Remember when Mitt Romney was excoriated by the mainstream media in 2012 for saying Russia was our top foe in the world?
Romney's remarks came after President Obama was caught on an open mike telling Russian President Dmitry Medvedev, who at the time was a straw man for the former and current president, Vladimir Putin, that he (Obama) would have "more flexibility" to appease Russian interests after the election.
Specifically, Romney said the following:
"Russia â ¦is, without question, our number one geopolitical foe. They fight every cause for the world's worst actors â ¦ But when these - these terrible actors pursue their course in the world and we go to the United Nations looking for ways to stop them, when Assad, for instance, is murdering his own people â ¦ we go to the United Nations, and who is it that always stands up for the world's worst actors? It is always Russia, typically with China alongside."
As The Daily Caller reported earlier this week, a number of liberal publications, including those that ridiculed Romney for his statement at the time, are repenting in the wake of Russia's invasion of Ukraine and China's statement that it is "in agreement" with the Russian action. The Caller cites an article by Isaac Chotiner in the liberal New Republic saying that Romney's assessment was "exactly right."
But at the time Romney made the remark, the always-Obama friendly national media piled on. The New York Times in an editorial said of Romney: "His comments display either a shocking lack of knowledge about international affairs or just craven politics. Either way they are reckless and unworthy of a major presidential contender."
(Compare that with a recent assessment of Obama by the similarly liberal Washington Post, which editorialized that the president's foreign policy is "based on fantasy.")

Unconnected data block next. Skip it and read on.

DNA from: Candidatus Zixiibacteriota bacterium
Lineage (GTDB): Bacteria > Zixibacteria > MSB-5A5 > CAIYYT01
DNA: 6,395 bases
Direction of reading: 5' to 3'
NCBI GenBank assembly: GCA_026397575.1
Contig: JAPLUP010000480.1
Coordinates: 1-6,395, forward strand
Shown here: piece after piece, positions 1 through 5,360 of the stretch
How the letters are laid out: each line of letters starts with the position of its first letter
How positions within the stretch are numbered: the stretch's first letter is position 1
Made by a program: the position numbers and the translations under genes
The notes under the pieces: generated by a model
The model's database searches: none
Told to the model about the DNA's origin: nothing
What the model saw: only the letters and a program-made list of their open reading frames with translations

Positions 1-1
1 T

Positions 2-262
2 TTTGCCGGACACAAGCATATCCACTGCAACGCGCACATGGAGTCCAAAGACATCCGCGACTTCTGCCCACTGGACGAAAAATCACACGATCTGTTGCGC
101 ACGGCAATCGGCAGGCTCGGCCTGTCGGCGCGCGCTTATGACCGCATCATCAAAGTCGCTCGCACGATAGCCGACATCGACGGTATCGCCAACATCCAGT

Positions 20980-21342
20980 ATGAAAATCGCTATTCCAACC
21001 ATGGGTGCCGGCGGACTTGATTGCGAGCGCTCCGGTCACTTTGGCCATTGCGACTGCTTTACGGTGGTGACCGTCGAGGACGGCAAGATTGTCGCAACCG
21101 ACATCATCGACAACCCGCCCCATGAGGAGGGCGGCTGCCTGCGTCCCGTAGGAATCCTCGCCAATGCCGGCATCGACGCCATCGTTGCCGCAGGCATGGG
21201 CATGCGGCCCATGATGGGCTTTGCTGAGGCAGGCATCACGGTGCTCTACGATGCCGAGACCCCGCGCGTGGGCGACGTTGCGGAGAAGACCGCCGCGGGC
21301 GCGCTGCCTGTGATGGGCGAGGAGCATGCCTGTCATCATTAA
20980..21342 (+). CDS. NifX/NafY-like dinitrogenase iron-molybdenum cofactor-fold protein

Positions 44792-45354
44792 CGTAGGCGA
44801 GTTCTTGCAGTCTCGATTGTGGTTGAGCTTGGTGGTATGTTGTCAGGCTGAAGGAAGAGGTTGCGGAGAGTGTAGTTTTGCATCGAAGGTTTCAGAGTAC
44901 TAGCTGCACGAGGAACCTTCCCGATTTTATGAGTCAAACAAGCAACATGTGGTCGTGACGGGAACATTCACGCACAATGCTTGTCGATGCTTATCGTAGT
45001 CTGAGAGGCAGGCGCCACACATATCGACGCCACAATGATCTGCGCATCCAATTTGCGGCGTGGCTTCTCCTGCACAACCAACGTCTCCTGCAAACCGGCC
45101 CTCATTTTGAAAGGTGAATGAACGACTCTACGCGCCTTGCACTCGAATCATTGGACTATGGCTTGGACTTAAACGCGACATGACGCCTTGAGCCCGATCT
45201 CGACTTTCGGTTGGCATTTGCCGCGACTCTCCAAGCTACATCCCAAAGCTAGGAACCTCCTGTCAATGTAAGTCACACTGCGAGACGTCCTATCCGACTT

MSNBC's Chris Matthews said of Romney's remark, "I don't know what decade this guy is living in. It sounds like '72, '52 even. It's not Stalin over there. It's not Kruschev. It's not Brezhnev. It's Medvedev." A Matthews guest chimed in, "It made Mitt Romney look dumb."
Media critic Howard Kurtz, in an article this week for Fox News, quoted former Romney campaign strategist Stuart Stevens as saying that this storyline, as amplified by MSNBC "unfortunately â ¦ (drove) a narrative for many editors and reporters" that unfairly damaged Romney's foreign policy credentials and ultimately his campaign.
Such group-think in the mainstream media these days is its greatest flaw. The media treatment of a candid and perfectly defensible observation by Romney is all too typical and a big reason why major media has a growing credibility problem with the public.
Of course not everyone is conceding Romney knew what he was talking about. Tommy Vietor, the president's former foreign policy spokesman, told Kurtz it is "ridiculous" to claim Russia is America's top geopolitical adversary and says media reports about Ukraine have been "typically reactionary and lacking in context."
Given that as we write this Russian troops have occupied the Crimean peninsula of Ukraine and Russia is taking steps to formally annex it, we find Vietor's take hard to swallow. If that really is the White House assessment of Russia these days, the Post editorial is correct - the administration's view is a fantasy.